With the opening of the Barclays Center this month and the first event tonight, we’re witnessing the launch of one of the most comprehensive brand identity systems in memory. In fact, it’s a “system of several systems” based on black and the power of “B”: Brookyln Nets; Brooklynettes; Barclay’s Center, and other performing arts entities within the center itself.
There is a remarkable cohesion to the system, however. As much as I have read about it, it’s still unclear how many agencies were involved in the work beyond Translation LLC. According to Translation CEO, Steve Stoute, “ The new logo subtly combines references to both hipster Brooklyn and gangsta rap. It is not ignoring the truth and not ignoring the honesty of a city that’s gone through a lot.”
The most dominant part of the system is color — or lack of color — or, depending on how you define it, the inclusion of all colors. It’s based almost exclusively on black and is one of the most striking, distinctive and in to my mind, appropriate, creative systems developed recently.
Not surprisingly, Jay-Z, partial owner of the Nets, played a role in the design of the new team logo. The system’s dependence on black reflects his preference for the color, also the signature color of the Jay-Z brand. True to modern business practices, the brand is aiming for much larger successes, with aspirations of becoming a lifestyle brand, fashion that is so desirable that one doesn’t have to be a Nets fan or even an NBA fan in order to buy and wear the clothing. Nets CEO Brett Yormark said, “The goal is to become a lifestyle brand. We want to transcend sports. We want people to consume us as often as possible.”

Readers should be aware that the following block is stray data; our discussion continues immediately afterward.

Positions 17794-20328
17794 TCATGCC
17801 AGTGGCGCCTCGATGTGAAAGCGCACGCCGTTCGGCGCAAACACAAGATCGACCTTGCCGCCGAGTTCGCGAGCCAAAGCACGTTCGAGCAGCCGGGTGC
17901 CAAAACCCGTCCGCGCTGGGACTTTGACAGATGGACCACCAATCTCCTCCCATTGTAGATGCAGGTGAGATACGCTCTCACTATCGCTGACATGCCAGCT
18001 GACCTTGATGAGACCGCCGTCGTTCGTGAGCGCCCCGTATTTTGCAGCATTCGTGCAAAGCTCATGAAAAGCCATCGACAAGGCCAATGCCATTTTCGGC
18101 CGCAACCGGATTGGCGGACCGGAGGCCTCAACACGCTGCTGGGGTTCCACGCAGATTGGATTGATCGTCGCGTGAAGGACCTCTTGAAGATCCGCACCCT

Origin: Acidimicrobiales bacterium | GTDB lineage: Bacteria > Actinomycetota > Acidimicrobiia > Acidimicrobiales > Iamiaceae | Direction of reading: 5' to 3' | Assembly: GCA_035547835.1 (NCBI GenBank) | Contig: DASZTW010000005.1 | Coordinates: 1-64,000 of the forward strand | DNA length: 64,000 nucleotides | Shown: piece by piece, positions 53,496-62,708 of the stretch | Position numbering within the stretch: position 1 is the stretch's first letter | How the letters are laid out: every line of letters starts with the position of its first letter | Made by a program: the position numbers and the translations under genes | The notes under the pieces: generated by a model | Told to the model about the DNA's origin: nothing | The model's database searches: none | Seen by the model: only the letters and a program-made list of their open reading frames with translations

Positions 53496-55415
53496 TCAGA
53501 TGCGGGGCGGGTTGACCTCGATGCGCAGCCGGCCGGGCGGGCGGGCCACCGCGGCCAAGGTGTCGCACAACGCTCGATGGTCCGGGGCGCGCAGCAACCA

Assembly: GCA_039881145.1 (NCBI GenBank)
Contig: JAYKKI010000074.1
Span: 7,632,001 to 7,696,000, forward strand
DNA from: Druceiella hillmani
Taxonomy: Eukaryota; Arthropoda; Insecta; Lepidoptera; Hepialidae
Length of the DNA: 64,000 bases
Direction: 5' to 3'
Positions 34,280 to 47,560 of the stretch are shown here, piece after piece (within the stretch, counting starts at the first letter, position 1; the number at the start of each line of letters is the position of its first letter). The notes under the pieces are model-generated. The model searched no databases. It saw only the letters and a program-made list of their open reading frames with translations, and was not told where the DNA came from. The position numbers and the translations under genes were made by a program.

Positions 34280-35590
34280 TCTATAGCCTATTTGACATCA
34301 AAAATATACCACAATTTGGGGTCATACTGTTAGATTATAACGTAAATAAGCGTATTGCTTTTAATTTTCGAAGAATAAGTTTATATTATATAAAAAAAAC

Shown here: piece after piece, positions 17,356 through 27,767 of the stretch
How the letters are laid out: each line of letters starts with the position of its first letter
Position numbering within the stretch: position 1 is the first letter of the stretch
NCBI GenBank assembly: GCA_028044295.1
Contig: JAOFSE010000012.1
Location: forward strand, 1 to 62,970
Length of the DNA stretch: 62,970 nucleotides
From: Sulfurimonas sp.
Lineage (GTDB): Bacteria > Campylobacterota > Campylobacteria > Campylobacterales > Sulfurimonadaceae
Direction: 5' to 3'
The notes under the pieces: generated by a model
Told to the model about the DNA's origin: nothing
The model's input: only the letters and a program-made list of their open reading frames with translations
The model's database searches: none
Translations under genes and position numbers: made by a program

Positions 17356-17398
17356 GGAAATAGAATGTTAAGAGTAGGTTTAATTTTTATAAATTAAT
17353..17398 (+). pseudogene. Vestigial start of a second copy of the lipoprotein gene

There’s an excellent rationale and guidelines document in The New York Times (link provided below), which explains the reasoning behind the typography (inspired by old subway lettering), the single “B” (a reference to the old Brooklyn Dodgers), and many other aspects of the brand. It’s an interesting peek into the foundation of thinking behind not only the new logo, but how the visual language is applied to create other system components. Think of it as a well-versed presentation of the mood board, the fundamental inspiration behind the brand visual identity.
The public relations splash around the new center and team identity has been a formidable effort and my assumption is that the brand will be incredibly successful, especially when the season begins. The new logo debuted at the Modell’s sporting goods store on Flatbush Avenue and the first shirt to sell out was a homage to the Beastie Boys’ song, No Sleep Till Brooklyn.
Michael Bierut of Pentagram shared more about the elongated spacing of the Net’s logotype. “It now seems beautifully evocative, like high craftsmanship. It has a rawness to it. It feels urban. It’s not fussy. It’s not fancy.”
This entry was posted on Friday, September 28th, 2012 at 11:21 am and is filed under Advertising, Brand Identity, Customer Experience, Design. You can follow any responses to this entry through the RSS 2.0 feed. You can leave a response, or trackback from your own site.